Under the Banyan Tree

by R. K. Narayan

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Last Updated September 6, 2023.

The Gift of Inspiration

Nambi is described as an "enchanter" with a unique ability to hold his listeners spellbound. However, this is not an innate ability but a gift from the Goddess Shakti, whose temple the storyteller lives and worships. At the story's beginning, when Nambi still has the gift of inspiration, he tells visitors that he will be unable to tell them a story if they disturb his meditation: "Unless I meditate, how can the Goddess give me a story? Do you think stories float in the air?" When he finishes a particular section of the story and sends his listeners home, he does so with the words: "Mother says this will do for the day."

At the end of "Under the Banyan Tree," Nambi tells his audience that his inspiration was a gift the Goddess has now decided to take back from him. His function as an artist was, therefore, always dependent on his role as a priest. The stories which enchanted the community never came from Nambi himself since he is mute when the Goddess has nothing to say. In this story, genius is not something one is but something one has. This temporary divine gift does not belong to the storyteller more than it does to his audience.

The Power of Stories

The villagers in Somal have harsh, drab lives in "a village to make the heart of a rural reformer sink." However, almost a third of their monthly evenings are spent sitting in silence and darkness under the banyan tree, listening to magical stories illuminating their minds. Narayan clarifies that these stories are exciting adventures but also depicts them as epic in scope. Three hours can pass before a single character is introduced. During this time, the poet describes places of great beauty, transporting the residents of the squalid little village to a "dazzling durbar hall where sat a hundred vassal kings."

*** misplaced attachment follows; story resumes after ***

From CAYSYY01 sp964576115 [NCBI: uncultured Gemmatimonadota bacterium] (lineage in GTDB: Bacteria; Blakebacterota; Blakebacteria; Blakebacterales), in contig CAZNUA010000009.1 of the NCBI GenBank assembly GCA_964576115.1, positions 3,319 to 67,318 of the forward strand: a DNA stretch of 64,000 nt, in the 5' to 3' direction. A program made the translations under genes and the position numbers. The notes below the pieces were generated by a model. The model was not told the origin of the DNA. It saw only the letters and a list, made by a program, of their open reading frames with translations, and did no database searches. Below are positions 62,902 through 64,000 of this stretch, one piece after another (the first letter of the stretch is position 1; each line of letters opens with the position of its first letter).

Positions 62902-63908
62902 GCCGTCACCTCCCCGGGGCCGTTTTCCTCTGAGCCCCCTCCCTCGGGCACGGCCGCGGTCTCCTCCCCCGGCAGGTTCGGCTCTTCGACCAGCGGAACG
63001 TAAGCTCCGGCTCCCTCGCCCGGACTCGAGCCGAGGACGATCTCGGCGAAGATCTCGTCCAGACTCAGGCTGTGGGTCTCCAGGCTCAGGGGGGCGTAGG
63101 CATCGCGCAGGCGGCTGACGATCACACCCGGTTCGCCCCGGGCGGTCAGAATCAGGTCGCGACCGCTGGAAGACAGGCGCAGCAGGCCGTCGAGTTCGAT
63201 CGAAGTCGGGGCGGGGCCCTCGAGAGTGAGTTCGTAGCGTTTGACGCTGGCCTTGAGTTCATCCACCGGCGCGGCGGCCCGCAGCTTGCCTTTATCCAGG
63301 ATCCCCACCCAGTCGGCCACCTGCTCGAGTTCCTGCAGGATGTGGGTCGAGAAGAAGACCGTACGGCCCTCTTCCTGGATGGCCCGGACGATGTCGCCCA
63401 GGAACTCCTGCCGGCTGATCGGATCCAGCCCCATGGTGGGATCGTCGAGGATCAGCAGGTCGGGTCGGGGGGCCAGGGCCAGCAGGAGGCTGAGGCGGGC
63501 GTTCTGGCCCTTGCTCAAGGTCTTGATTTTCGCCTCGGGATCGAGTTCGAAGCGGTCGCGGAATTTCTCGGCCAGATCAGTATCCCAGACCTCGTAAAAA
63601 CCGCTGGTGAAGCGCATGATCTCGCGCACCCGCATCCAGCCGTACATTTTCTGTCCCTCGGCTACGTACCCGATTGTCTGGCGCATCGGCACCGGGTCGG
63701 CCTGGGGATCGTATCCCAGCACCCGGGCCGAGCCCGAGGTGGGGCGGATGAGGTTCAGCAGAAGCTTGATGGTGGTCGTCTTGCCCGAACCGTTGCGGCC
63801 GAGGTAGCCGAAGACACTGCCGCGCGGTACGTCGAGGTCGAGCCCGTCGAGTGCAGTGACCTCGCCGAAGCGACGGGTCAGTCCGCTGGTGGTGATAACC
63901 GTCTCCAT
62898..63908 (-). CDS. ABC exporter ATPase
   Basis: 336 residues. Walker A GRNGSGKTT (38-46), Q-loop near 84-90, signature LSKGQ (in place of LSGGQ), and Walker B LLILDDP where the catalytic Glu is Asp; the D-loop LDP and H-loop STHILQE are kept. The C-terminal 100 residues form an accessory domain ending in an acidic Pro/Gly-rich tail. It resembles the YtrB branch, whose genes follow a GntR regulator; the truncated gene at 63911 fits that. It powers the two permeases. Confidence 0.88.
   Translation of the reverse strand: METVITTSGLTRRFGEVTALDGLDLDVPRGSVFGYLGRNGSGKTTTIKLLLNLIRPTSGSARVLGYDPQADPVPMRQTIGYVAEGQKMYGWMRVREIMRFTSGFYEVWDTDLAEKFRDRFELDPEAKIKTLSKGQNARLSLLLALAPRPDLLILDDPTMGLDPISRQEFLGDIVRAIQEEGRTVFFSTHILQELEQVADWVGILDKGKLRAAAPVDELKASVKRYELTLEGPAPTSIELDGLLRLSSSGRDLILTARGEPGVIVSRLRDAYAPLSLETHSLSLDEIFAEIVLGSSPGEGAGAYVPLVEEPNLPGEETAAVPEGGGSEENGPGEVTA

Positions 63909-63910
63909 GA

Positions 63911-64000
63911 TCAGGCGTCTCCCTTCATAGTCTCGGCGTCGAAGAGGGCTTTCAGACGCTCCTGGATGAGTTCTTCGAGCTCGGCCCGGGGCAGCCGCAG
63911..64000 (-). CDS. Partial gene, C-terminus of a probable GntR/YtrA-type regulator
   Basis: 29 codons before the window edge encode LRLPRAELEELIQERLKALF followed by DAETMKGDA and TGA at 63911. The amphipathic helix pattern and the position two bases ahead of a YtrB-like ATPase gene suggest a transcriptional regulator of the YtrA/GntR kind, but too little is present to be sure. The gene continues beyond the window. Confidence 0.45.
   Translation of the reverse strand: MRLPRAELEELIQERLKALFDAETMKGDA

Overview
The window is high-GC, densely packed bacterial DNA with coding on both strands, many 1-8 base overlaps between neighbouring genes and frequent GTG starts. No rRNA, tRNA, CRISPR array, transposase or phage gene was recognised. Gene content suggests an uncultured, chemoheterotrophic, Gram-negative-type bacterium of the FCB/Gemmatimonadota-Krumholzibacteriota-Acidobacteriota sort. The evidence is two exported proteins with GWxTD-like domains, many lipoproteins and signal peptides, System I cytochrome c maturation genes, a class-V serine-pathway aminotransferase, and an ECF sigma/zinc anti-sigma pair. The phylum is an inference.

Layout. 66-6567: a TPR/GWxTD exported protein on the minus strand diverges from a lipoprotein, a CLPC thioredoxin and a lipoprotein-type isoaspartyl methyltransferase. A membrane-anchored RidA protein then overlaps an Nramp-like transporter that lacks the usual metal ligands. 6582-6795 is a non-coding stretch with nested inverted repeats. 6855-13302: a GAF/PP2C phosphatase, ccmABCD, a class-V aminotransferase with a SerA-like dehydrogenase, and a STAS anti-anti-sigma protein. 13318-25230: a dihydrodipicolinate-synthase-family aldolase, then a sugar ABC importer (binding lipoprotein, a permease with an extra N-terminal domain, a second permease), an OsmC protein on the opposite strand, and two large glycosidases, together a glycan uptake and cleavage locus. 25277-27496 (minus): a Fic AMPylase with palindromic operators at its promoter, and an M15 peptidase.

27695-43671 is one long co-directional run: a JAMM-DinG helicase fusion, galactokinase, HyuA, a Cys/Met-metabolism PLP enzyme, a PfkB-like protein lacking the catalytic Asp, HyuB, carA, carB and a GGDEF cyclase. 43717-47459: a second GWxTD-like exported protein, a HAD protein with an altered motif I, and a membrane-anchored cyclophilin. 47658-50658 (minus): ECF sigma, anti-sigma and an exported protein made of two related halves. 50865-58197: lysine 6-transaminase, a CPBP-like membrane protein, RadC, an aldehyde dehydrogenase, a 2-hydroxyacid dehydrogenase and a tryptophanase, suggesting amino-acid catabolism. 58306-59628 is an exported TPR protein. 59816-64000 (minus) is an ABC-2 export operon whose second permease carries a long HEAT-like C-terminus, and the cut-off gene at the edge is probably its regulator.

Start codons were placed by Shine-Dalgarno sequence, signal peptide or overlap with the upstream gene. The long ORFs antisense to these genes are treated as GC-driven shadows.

These stories are the month's highlight for men, women, and children. As they return home, the men who see the lamp in the banyan tree tell their wives to "hurry up with the dinner" in their eagerness to rush out and hear the new story. When it is over, after twenty or thirty hours of thrilling narration and rapt attention, the villagers enter the temple to thank the Goddess for the greatest influence she exerts on their daily lives: the power of stories.

Knowing When to Stop

When Nambi first falters telling a story, he is angry and miserable. He struggles against his failure and says he will make amends the following day. When the next day comes, Nambi can speak for an hour, but as soon as he expresses his relief, he finds that his inspiration dries up again. He tries once more, and the same thing happens. His audience dwindles, and even those who continue to come and sit under the banyan tree with him do so only out of a sense of obligation.

When Nambi shouts out to everyone in the village that he has "a most wonderful tale to tell," his final story is one of acceptance. The author does not comment on the storyteller’s assertion that this is his most remarkable story; the villagers certainly do not think so. Nonetheless, this is the best he could have done in the circumstances. Whether one sees sadness or serenity in Nambi’s "great consummate silence," it is better than the desperate struggle for speech that precedes it. He has meditated and prayed for guidance, and the Goddess has told him when to stop.

Simple Lives

Somal is a tiny community cut...

(This entire section contains 761 words.)

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off from the broader civilization of India. Even the nearest bus stop is ten miles away, and the people do not have access to the most basic sanitation, washing animals and bathing in their drinking water. This simplicity is reflected in Nambi's ascetic lifestyle. He has nothing but the bare essentials of life: a place to sleep, a broom with which to sweep it, and a few basic clothes.

Storytelling is the most incredible luxury the villagers enjoy. The extent to which it is a luxury is revealed at the end of the narrative when Nambi stops telling stories. He continues to go into people’s houses and eat their meals with them, demonstrating that even the most basic communication is not necessary to sustain life. Although his life, like other villagers, seemed as sparse and straightforward as possible at the story's beginning, Narayan shows that it can be pared down even more before the ultimate divestment of death.